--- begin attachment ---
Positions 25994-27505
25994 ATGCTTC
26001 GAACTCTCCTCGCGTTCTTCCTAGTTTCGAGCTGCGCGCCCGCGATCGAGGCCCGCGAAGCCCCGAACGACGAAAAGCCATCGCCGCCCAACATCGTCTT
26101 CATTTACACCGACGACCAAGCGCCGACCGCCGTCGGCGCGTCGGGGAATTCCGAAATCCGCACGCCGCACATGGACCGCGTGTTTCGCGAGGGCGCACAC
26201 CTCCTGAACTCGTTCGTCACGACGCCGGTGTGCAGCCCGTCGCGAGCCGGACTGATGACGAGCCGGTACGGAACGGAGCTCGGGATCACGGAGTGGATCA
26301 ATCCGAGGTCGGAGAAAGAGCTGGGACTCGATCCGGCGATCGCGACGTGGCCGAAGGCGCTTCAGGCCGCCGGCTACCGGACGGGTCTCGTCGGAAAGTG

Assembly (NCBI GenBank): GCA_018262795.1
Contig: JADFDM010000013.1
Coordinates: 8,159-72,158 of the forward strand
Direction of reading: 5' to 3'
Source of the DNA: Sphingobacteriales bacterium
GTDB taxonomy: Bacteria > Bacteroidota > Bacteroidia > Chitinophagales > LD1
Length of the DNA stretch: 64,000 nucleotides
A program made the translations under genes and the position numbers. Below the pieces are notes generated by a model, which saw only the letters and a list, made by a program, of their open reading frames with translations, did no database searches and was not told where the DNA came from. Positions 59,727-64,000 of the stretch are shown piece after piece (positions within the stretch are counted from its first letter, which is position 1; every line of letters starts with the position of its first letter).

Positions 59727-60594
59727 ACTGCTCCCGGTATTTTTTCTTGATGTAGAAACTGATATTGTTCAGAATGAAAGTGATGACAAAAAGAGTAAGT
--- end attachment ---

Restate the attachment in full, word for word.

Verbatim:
Positions 25994-27505
25994 ATGCTTC
26001 GAACTCTCCTCGCGTTCTTCCTAGTTTCGAGCTGCGCGCCCGCGATCGAGGCCCGCGAAGCCCCGAACGACGAAAAGCCATCGCCGCCCAACATCGTCTT
26101 CATTTACACCGACGACCAAGCGCCGACCGCCGTCGGCGCGTCGGGGAATTCCGAAATCCGCACGCCGCACATGGACCGCGTGTTTCGCGAGGGCGCACAC
26201 CTCCTGAACTCGTTCGTCACGACGCCGGTGTGCAGCCCGTCGCGAGCCGGACTGATGACGAGCCGGTACGGAACGGAGCTCGGGATCACGGAGTGGATCA
26301 ATCCGAGGTCGGAGAAAGAGCTGGGACTCGATCCGGCGATCGCGACGTGGCCGAAGGCGCTTCAGGCCGCCGGCTACCGGACGGGTCTCGTCGGAAAGTG

Assembly (NCBI GenBank): GCA_018262795.1
Contig: JADFDM010000013.1
Coordinates: 8,159-72,158 of the forward strand
Direction of reading: 5' to 3'
Source of the DNA: Sphingobacteriales bacterium
GTDB taxonomy: Bacteria > Bacteroidota > Bacteroidia > Chitinophagales > LD1
Length of the DNA stretch: 64,000 nucleotides
A program made the translations under genes and the position numbers. Below the pieces are notes generated by a model, which saw only the letters and a list, made by a program, of their open reading frames with translations, did no database searches and was not told where the DNA came from. Positions 59,727-64,000 of the stretch are shown piece after piece (positions within the stretch are counted from its first letter, which is position 1; every line of letters starts with the position of its first letter).

Positions 59727-60594
59727 ACTGCTCCCGGTATTTTTTCTTGATGTAGAAACTGATATTGTTCAGAATGAAAGTGATGACAAAAAGAGTAAGT